mini-PAT (Peer Assessment Tool): A Valid Component of a National Assessment Programme in the UK?
Rent the article at a discountRent now
* Final gross prices may vary according to local VAT.Get Access
To design, implement and evaluate a multisource feedback instrument to assess Foundation trainees across the UK.
mini-PAT (Peer Assessment Tool) was modified from SPRAT (Sheffield Peer Review Assessment Tool), an established multisource feedback (360°) instrument to assess more senior doctors, as part of a blueprinting exercise of instruments suitable for assessment in Foundation programmes (first 2 years postgraduation). mini-PAT’s content validity was assured by a mapping exercise against the Foundation Curriculum. Trainees’ clinical performance was then assessed using 16 questions rated against a six-point scale on two occasions in the pilot period. Responses were analysed to determine internal structure, potential sources of bias and measurement characteristics.
Six hundred and ninety-three mini-PAT assessments were undertaken for 553 trainees across 12 Deaneries in England, Wales and Northern Ireland. Two hundred and nineteen trainees were F1s or PRHOs and 334 were F2s. Trainees identified 5544 assessors of whom 67% responded. The mean score for F2 trainees was 4.61 (SD = 0.43) and for F1s was 4.44 (SD = 0.56). An independent t test showed that the mean scores of these 2 groups were significantly different (t = −4.59, df 390, p < 0.001). 43 F1s (19.6%) and 19 F2s (5.6%) were assessed as being below expectations for F2 completion. The factor analysis produced 2 main factors, one concerned clinical performance, the other humanistic qualities. Seventy-four percent of F2 trainees could have been assessed by as few as 8 assessors (95% CI ±0.6) as they either scored an overall mean of 4.4 or above or 3.6 and below. Fifty-three percent of F1 trainees could have been assessed by as few as 8 assessors (95% CI ±0.5) as they scored an overall mean of 4.5 or above or 3.5 and below. The hierarchical regression when controlling for the grade of trainee showed that bias related to the length of the working relationship, occupation of the assessor and the working environment explained 7% of the variation in mean scores when controlling for the year of the Foundation Programme (R squared change = 0.06, F change = 8.5, significant F change <0.001).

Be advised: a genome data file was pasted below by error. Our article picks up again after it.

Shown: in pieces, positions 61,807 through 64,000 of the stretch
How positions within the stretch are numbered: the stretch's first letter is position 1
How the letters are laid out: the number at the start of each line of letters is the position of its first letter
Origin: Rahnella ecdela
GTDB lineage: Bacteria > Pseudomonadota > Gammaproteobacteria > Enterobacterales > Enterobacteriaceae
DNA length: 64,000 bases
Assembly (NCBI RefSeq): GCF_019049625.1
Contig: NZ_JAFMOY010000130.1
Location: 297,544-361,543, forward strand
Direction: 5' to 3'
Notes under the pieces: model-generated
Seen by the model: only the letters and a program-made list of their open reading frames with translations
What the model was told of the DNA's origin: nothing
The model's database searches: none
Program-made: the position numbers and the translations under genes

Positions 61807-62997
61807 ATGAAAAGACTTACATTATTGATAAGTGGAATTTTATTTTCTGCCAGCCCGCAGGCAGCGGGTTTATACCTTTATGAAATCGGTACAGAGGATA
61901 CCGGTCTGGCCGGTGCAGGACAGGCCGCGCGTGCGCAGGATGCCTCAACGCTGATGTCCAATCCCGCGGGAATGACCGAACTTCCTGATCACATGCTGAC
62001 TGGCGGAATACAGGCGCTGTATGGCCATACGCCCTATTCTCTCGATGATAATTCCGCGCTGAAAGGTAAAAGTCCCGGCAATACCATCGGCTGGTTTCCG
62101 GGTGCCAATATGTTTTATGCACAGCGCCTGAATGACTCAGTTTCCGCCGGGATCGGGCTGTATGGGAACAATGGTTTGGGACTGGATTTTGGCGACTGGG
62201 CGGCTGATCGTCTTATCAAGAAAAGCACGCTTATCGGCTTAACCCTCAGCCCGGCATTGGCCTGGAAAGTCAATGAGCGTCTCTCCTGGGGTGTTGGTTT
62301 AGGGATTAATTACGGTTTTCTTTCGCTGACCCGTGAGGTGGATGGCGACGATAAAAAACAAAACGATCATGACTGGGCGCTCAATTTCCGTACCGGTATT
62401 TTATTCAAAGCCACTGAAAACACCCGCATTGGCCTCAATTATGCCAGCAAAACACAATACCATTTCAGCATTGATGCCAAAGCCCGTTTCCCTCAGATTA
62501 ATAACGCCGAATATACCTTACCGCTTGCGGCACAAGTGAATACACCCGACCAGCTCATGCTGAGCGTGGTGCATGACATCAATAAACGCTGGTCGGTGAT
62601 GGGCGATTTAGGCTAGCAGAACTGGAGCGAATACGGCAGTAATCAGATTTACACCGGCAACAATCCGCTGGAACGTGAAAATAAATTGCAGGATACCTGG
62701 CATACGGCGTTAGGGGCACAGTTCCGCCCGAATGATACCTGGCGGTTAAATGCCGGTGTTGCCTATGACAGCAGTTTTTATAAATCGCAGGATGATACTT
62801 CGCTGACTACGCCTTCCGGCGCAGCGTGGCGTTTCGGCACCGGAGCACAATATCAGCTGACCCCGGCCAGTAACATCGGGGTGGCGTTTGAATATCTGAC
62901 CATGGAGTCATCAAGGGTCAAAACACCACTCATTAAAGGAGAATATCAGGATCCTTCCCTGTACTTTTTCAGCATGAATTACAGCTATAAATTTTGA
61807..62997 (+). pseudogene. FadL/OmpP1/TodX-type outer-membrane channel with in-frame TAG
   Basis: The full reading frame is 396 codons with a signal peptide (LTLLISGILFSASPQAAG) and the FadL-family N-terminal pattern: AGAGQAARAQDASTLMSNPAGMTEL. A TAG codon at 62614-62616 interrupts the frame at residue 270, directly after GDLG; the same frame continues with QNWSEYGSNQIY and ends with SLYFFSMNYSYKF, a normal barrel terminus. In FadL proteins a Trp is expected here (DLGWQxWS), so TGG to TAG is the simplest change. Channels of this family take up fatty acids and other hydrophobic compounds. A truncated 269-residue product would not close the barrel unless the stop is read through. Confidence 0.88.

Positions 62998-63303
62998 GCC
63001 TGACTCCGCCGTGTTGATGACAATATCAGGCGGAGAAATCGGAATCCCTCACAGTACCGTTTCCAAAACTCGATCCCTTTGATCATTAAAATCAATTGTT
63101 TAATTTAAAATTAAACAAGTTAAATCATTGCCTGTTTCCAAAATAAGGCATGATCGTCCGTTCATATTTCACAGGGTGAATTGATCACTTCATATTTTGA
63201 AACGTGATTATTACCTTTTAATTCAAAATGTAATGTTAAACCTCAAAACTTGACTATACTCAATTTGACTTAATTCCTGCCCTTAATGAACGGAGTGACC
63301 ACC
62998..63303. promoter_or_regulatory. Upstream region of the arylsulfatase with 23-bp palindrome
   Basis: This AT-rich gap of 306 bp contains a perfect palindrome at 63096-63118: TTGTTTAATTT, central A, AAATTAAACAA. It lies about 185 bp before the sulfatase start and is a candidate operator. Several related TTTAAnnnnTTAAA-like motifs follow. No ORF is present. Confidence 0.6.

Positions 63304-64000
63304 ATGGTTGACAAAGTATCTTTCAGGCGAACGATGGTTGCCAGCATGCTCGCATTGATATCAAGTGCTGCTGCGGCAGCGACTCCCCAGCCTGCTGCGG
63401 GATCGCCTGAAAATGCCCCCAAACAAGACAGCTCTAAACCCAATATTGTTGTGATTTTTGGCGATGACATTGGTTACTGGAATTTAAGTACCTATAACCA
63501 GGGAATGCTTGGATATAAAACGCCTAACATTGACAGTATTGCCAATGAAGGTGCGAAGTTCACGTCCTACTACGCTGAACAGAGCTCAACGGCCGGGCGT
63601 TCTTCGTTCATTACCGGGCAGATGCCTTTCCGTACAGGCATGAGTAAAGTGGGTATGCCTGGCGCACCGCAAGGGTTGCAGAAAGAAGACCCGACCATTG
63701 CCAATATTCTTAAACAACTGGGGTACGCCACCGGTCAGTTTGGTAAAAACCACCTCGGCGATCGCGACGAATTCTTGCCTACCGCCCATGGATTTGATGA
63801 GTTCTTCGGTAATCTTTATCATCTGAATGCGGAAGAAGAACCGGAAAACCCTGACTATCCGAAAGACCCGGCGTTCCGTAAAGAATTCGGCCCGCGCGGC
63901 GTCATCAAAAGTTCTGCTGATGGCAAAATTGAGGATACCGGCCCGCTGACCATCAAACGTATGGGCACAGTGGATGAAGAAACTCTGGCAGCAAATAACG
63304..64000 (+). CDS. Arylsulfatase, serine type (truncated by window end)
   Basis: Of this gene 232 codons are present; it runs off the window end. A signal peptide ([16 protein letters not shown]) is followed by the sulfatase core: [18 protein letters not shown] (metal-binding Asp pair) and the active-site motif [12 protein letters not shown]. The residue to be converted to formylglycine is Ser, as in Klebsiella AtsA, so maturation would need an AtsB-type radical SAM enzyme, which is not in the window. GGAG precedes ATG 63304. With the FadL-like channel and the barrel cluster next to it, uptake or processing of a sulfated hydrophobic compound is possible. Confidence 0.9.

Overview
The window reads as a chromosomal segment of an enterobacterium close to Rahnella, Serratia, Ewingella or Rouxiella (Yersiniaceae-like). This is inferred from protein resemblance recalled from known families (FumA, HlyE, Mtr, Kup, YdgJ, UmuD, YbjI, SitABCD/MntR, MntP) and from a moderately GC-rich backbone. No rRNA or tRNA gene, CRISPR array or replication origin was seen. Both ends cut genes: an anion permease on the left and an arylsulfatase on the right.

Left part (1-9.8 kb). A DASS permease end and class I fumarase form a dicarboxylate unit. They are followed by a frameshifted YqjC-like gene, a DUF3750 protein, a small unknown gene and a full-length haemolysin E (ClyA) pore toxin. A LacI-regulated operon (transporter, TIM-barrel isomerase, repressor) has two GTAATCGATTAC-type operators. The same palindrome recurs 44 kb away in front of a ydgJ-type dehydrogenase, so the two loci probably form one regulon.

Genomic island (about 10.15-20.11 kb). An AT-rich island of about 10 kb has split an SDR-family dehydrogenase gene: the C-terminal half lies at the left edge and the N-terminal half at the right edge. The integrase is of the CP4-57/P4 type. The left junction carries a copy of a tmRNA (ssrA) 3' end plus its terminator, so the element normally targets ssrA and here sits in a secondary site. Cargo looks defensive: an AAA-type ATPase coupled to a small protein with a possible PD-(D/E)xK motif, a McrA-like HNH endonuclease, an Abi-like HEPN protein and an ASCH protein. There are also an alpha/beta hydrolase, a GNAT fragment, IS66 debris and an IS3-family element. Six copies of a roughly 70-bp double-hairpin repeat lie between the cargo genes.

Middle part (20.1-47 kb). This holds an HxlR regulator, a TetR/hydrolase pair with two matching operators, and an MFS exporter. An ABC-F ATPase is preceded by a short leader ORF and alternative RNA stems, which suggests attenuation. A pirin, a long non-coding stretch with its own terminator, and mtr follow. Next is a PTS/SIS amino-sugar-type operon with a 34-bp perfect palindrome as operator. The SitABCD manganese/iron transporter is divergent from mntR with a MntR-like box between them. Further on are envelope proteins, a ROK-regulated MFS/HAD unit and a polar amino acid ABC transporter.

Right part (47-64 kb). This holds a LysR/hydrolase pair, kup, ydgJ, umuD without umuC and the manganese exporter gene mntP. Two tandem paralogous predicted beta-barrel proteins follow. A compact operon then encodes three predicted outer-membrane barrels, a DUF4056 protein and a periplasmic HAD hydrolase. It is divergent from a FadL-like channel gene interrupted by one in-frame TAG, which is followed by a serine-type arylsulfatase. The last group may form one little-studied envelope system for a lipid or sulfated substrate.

As part of an assessment programme, mini-PAT appears to provide a valid way of collating colleague opinions to help reliably assess Foundation trainees.
- Good Medical Practice (2001). Good Medical Practice London. General Medical Council: http://www.gmc-uk.org
- Modernising Medical Careers (2002). Modernising Medical Careers London. Department of Health
- Curriculum for the Foundation Years in Postgraduate Education and Training (2005). Curriculum for the Foundation Years in Postgraduate Education and Training. The Foundation Programme Committee of the Academy of Medical Royal Colleges, in co-operation with the Modernising Medical Careers in the Departments of Health, Modernising Medical Careers in the Departments of Health: www.mmc.nhs.uk/pages/foundation/Curriculum
- The New Doctor (2005). The New Doctor. London, GMC: http://www.gmc-uk.org/education/foundation/new_doctor.asp
- Principles for an assessment system for postgraduate medical training (2005). Principles for an assessment system for postgraduate medical training. London, Postgraduate Medical Education and Training Board, PMETB: www.pmetb.org.uk/pmetb/index.php?id=664
- Archer, J.C., Davies, H.A. (2004) Clinical management. Where medicine meets management. On reflection. Health Service Journal 114: pp. 26-27